On Saturday morning, deputy Conservative Party leader Lisa Raitt woke up to a sea of online anger.
Before going to bed, the Milton MP had tweeted out a Financial Post opinion piece that said, contrary to scientific consensus, “there’s no solid connection between climate change and the major indicators of extreme weather.”
The author of the piece is an economist who has said he does not believe in climate change, a piece of background that Raitt later said she wasn’t aware of at the time. The backlash to her tweet had been swift and overwhelming.
“I did not want to be a lightning rod on this topic,” Raitt said in an interview with National Observer Wednesday. “That was not what my intention was.”
Conversations like the one Raitt found herself in that day play out on social media constantly. They’re usually angry and divisive, and they rarely change anyone’s mind or lead to deepened understanding.
This one, however, was different.
“Hi Lisa — I am a climate scientist,” wrote Katharine Hayhoe, a Canadian researcher who works for Texas Tech University.
"The article you quote above is incorrect and dangerously misleading. For the sake of our shared country, please have the courage and the integrity to update your understanding."
Hayhoe shared links to the latest scientific consensus and YouTube videos that explained it. She also told Raitt to reach out if she had any questions. Raitt read it over, talked with Hayhoe and deleted the tweet.
MP @lraitt explains why she posted that tweet about climate change, and why she took it down after @khayhoe reached out. #cdnpoli
“(Hayhoe’s) tweet spoke to me, because it was clearly somebody who was giving me the benefit of the doubt that I wasn't trying to make a political statement,” Raitt said.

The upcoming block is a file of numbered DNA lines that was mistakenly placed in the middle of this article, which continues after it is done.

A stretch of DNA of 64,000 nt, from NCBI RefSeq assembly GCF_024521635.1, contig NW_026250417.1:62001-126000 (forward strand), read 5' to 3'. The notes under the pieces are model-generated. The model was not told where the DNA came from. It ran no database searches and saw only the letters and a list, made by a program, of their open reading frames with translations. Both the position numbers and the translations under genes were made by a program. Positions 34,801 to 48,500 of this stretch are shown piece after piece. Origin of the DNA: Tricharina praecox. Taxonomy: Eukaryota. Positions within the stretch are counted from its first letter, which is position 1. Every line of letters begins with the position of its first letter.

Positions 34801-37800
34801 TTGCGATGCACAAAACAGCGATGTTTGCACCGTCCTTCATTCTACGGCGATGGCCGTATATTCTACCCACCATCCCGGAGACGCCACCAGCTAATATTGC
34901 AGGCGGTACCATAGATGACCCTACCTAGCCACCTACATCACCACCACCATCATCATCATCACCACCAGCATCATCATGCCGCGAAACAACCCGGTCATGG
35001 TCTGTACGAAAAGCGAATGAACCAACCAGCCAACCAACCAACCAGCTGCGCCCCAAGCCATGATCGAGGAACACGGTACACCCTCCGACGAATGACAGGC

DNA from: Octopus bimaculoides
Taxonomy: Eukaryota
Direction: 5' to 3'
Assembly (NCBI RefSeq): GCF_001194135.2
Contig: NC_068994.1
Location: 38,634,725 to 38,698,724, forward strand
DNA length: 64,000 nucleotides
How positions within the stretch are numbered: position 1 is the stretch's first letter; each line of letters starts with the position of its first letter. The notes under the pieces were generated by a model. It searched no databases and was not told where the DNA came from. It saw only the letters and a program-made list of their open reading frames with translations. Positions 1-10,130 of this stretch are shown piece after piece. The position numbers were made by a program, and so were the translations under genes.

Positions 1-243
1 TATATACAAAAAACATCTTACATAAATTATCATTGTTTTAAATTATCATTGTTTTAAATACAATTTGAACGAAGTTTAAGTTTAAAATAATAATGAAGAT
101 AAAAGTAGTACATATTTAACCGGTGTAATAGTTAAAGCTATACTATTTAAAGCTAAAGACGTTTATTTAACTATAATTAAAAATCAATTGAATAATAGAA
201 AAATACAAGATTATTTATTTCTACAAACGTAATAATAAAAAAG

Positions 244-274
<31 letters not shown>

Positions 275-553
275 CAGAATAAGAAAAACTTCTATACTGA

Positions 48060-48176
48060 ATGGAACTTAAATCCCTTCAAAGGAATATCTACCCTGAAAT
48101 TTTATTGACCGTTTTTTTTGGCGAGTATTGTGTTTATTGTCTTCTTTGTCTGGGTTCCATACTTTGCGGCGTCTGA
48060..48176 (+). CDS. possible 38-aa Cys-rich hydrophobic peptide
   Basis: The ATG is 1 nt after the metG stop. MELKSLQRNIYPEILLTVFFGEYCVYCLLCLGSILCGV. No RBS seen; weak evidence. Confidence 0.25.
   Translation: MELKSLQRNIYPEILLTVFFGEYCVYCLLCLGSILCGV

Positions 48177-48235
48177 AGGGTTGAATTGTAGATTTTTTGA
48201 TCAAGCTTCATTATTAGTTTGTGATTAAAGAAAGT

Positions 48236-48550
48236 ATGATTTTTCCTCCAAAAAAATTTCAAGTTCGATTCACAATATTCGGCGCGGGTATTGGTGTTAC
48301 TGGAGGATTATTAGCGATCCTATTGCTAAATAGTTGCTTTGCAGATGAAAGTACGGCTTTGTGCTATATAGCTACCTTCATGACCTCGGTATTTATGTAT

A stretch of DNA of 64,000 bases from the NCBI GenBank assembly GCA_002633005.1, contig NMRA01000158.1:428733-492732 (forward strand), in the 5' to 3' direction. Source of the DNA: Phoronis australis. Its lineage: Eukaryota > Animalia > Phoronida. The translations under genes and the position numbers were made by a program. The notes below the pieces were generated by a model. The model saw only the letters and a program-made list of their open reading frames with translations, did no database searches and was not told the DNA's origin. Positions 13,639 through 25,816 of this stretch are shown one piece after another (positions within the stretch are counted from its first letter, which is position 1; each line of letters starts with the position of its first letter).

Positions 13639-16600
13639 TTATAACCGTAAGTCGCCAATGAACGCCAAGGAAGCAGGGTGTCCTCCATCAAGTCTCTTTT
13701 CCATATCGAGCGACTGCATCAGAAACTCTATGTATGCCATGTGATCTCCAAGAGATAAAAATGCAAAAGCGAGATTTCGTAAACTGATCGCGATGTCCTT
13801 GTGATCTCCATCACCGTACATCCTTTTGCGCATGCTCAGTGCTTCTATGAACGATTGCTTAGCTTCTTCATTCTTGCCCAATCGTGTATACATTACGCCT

“It wasn't inflammatory, she didn't seek to attack me for being a conservative. And instead, she reached out to provide some of her thoughtful commentary. And I responded by taking a look at it and agreeing.”
Raitt has a science background, holding a master’s degree in environmental biochemical toxicology. She also “fundamentally” believes in climate change and the need to reduce carbon emissions to combat it, she said. Raitt said she didn’t know about the emerging science of attributing extreme weather to climate change, but when she read over the evidence, she realized she had to take down the tweet.
Hayhoe has this type of online conversation a lot. It usually doesn't go so well.
In an interview with National Observer, Hayhoe said she starts climate-science threads on Twitter not for the benefit of the politicians she's reaching out to — “Aside from Lisa, I can't think of a single politician or political appointee who has ever responded, let alone responded favourably" — but for the people who are reading it and questioning their own understanding. People tend to believe political figures and sources they already agree with ideologically, Hayhoe said.
"We assume, 'Well, you know, they're a fairly well-known figure, they must have a team around them who researches this, if this is what they say, then that's probably true,'"